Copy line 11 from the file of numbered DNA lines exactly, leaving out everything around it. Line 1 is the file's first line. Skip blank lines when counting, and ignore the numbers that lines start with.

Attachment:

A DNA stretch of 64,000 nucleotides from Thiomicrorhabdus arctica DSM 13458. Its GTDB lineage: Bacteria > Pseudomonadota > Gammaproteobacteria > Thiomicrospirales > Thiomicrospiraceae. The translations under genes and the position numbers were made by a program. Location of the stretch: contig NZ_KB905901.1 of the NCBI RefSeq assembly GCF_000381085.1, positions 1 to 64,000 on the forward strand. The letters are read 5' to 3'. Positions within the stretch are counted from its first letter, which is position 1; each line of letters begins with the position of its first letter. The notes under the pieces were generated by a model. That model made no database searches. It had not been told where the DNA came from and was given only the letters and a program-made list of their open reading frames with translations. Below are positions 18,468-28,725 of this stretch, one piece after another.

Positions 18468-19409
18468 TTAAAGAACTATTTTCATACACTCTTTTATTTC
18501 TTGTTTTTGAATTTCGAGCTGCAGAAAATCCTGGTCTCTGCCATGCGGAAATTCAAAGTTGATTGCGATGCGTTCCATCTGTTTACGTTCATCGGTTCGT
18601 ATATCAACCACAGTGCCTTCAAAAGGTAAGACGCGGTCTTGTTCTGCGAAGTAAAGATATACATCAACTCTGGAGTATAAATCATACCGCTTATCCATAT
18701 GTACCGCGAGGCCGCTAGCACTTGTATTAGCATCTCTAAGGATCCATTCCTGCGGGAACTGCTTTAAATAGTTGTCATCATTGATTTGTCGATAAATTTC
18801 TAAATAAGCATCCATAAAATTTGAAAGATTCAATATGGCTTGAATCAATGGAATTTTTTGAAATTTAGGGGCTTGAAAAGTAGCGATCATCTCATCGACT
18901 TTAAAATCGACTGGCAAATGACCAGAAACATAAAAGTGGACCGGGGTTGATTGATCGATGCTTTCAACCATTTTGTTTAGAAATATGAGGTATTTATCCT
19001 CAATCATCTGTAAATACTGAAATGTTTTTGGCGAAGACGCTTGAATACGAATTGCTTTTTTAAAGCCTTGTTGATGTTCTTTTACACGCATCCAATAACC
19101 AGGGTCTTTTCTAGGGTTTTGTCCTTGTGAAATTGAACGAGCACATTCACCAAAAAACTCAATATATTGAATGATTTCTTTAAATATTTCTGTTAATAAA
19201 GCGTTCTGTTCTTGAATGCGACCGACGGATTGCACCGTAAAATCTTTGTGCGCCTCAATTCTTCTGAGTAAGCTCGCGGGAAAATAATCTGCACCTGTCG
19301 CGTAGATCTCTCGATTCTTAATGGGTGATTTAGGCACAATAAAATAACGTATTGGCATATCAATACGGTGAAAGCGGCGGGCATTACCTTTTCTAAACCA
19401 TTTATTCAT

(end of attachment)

19201 GCGTTCTGTTCTTGAATGCGACCGACGGATTGCACCGTAAAATCTTTGTGCGCCTCAATTCTTCTGAGTAAGCTCGCGGGAAAATAATCTGCACCTGTCG